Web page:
Attempting to determine our own investment risk profile is very subjective aspect. This is because of personal bias creeping into our analysis, natural tendency to be perennial optimistic, and biasing due to business media projections. I believe that risk profiling is very much individualistic (i.e. one individual or one family). Every individual will have a unique risk definition. Now it is possible that qualitatively, the risk profile could be classified in similar groups. However, quantitatively it would be different for each individual.
I view my risk profile in three different dimensions. These three dimensions of risks are (1) Time; (2) Capacity; and (3) Tolerance.
- Time is associated with my financial goals and what I want achieve in short-term, intermediate-term, and long-term.
- Capacity is how much I can afford and how much I can stretch in my investments. This is an actual Rupee amount. e.g. Do I have ten lac rupees for investments, or do I have only ten thousand rupees to invest, or do I have only ten rupees at regular intervals.
- Tolerance is how much volatility in my investments I can afford. This could be percentage based or actual rupee amount.
In short-term (i.e. next 2-3 years), I expect expenses for buying our first apartment, perhaps one additional transportation vehicle, and cash reserve for six month worth of expenses. In this case, I have a planned rupee amount (i.e. capacity) for which I have zero tolerance. Therefore, all of my investments are in fixed income vehicles. Here there is nothing to manage. Practically, I spend zero time managing this part.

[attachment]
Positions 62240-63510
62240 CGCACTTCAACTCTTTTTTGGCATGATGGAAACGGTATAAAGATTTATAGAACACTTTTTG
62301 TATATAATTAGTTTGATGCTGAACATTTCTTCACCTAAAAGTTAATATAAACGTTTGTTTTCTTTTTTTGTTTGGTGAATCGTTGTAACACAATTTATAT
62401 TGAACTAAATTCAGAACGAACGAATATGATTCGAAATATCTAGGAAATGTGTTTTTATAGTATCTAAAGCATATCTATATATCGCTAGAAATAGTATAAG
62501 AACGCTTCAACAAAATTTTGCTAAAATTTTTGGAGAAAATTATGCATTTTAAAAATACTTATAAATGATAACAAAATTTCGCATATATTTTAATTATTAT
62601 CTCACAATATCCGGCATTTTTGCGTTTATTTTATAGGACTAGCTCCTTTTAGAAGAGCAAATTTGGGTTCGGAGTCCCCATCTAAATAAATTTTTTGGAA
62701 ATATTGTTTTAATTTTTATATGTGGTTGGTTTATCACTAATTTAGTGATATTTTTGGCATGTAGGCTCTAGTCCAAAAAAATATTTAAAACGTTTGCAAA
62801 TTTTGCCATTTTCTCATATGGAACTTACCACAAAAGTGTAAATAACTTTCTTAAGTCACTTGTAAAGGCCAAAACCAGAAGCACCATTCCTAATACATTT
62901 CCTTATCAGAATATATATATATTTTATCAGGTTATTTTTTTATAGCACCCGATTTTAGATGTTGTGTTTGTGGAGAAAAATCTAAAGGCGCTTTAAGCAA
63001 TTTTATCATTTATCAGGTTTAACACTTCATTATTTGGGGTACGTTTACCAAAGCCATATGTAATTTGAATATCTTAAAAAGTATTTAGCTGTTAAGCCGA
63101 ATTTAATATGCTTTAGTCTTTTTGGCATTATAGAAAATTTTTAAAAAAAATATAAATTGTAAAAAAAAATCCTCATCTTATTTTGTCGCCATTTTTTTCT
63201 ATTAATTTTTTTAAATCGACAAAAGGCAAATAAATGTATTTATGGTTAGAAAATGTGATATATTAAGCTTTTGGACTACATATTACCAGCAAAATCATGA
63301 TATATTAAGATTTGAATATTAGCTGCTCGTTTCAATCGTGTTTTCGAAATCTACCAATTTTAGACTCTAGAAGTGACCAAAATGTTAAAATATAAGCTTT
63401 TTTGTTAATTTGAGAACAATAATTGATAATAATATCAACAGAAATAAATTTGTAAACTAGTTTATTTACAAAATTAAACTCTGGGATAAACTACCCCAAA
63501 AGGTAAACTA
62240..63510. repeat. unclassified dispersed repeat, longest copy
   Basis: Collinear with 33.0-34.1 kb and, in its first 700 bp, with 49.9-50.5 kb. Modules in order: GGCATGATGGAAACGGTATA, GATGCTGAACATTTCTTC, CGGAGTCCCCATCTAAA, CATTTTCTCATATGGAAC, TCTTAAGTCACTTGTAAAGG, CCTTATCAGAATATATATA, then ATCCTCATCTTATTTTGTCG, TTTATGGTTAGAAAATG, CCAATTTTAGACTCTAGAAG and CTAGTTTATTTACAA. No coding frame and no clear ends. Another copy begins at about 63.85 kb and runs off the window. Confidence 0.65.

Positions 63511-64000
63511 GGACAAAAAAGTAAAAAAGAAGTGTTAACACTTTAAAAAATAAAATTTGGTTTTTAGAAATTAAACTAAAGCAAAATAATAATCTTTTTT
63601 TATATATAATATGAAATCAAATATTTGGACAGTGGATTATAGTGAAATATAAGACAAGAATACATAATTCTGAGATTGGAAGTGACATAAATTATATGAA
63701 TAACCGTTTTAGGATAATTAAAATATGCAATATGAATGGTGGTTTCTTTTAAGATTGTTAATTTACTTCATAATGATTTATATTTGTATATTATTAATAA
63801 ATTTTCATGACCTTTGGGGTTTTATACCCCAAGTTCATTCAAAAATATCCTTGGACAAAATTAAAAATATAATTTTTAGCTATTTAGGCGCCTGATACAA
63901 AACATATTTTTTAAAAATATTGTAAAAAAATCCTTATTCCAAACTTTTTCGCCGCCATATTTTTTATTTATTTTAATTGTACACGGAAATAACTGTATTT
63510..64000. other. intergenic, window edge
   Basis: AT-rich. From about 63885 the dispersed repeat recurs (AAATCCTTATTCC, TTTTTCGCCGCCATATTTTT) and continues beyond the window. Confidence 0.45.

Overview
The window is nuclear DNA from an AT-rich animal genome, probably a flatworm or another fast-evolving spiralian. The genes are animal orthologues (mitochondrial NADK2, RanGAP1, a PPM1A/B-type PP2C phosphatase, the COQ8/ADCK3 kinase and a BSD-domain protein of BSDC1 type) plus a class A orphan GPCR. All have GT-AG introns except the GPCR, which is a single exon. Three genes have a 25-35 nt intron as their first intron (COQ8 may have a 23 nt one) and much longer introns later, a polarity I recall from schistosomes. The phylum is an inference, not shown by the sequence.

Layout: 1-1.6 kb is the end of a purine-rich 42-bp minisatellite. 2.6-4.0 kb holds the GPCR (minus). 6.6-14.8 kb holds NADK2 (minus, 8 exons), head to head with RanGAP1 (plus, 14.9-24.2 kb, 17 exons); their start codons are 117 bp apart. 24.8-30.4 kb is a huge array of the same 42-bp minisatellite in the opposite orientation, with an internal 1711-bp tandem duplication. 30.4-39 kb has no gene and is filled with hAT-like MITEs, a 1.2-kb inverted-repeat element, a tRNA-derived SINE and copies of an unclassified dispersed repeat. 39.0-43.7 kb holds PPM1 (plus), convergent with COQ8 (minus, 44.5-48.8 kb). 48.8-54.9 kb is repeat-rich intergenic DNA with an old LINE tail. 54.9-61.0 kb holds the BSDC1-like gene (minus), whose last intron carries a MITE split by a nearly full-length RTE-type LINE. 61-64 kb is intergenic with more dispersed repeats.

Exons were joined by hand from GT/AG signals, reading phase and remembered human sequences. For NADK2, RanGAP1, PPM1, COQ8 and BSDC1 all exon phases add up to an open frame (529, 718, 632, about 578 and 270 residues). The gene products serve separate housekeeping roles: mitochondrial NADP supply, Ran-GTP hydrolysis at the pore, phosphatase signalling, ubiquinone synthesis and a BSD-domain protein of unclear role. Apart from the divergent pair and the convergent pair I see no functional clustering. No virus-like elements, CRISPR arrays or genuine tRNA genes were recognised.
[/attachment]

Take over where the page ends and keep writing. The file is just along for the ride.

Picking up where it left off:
In intermediate-term, i.e. next 6-8 years, based on our projected expenses and family’s projected state-of-finance, I am willing to allocate a certain rupee amount that can tolerate some level of fluctuations. Let us take an example. I have no issues or problem if my one lac rupees investment may go down by 25 to 30%. However, I have a problem if it goes down by 50%, because given the timeframe, this investment can become a negative preposition.
In long-term, i.e. 10 years and beyond, I am willing to allocate capital that can take higher fluctuations. Longer timeline builds-in wider tolerance, because I do not have any immediate need to access this capital. A sub-part of my income portfolio is a long-term strategy. Majority of this discussion on this blog will focus on this aspect of my risk profile (long-term income generation).
With this definition of my risk profile, I have framed my investment strategy and different investment buckets. It allows me to allocate capital accordingly. I will discuss in this future posts.
What is your investment risk profile? What process do you use for capital allocation? Let me know using comments sections below.